The early 1960's brought a new tide of idealism where Americans voiced their disdain for the current situation of the United States. Sit-ins, kneel-ins, sleep-ins, wade-ins, read-ins, play-ins, and watch-ins occurred. Books such as "The Other America", by Michael Harrington, shined the light on poverty in America, while Betty Friedan's "The Feminine Mystique" openly spoke of sexism women faced. When the author wrote "the sense of new beginnings" that prevailed in the early 60's in the text, he was writing about the American people's rejection of the complacency that abounded in the 1950's. Americans started reflecting on their lives, and finding that there was a lot left to be desired. Many embraced President Kennedy, awaiting for massive social reform. Unfortunately, the assassination of the President, growing racial strife, and U.S involvement in Vietnam prematurely ended the ideals that could have made the 1960's more successful towards ending racial prejudice and poverty. .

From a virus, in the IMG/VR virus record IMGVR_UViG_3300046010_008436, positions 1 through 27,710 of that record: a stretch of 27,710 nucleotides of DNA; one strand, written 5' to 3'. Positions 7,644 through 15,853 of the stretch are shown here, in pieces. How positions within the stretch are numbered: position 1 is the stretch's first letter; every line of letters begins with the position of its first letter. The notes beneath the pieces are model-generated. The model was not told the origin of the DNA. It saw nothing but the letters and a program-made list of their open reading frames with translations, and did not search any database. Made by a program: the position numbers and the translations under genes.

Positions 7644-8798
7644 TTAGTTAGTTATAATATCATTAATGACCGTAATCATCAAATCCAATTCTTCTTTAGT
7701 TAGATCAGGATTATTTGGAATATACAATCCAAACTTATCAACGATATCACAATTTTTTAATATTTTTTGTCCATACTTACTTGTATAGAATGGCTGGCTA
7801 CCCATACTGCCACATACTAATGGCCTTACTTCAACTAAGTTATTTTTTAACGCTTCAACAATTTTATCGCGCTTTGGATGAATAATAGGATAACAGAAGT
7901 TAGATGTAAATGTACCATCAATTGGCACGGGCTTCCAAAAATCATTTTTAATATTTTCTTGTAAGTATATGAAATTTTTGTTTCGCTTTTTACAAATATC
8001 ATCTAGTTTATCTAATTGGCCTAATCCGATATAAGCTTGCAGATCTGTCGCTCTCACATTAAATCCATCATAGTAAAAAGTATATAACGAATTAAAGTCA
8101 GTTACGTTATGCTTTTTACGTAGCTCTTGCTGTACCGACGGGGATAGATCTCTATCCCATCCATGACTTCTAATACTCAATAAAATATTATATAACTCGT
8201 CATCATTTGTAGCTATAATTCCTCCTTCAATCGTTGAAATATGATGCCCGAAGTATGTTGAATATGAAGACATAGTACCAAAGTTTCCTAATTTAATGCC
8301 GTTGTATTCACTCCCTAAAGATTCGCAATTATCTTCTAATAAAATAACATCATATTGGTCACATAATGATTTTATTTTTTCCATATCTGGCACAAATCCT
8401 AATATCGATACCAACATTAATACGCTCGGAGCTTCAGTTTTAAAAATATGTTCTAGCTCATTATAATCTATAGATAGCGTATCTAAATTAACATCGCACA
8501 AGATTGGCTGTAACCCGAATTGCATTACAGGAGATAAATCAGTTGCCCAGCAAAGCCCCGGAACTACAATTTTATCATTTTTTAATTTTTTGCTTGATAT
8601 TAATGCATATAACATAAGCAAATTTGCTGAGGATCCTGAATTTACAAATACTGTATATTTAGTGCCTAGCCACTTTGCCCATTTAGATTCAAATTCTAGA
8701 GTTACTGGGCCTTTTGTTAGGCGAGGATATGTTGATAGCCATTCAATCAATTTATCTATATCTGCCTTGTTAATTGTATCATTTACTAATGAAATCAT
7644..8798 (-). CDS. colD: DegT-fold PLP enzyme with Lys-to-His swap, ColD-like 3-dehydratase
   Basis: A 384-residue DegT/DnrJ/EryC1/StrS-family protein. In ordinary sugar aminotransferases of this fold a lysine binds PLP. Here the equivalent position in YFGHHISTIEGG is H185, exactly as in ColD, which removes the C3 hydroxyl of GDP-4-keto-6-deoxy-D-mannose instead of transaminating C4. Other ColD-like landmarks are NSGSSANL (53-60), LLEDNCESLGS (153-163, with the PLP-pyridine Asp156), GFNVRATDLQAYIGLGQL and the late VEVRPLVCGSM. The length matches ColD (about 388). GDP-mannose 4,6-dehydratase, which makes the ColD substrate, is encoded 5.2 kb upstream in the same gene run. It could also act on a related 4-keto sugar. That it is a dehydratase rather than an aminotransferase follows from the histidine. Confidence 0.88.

The New Frontier was Kennedy's theme to promote "more sacrifice instead of more security." His made economic growth his domestic priority. He doubled the rate of economic growth, decreased unemployment, and held inflation to just 1.3 percent a year. There was still contempt, however, that tax loopholes were ignored, and that Kennedy promoted military spending at the expense of social welfare. .
Civil rights was not the main issue that Kennedy was going to address full on. In 1961, however, the Congress of Racial Equality (CORE) planned many "freedom rides," in which protestors exercised their right to sit anywhere in public transportation on the interstate. Throughout the South, protestors were beaten and arrested. It took vicious attacks in Montgomery for President Kennedy to take action by sending federal marshals and pressing the Interstate Commerce Commission to enforce the Supreme Court ruling. When Eugene Connor assaulted non-violent demonstrators with force in Birmingham, Alabama, Kennedy was finally moved enough to attempt to halt segregation.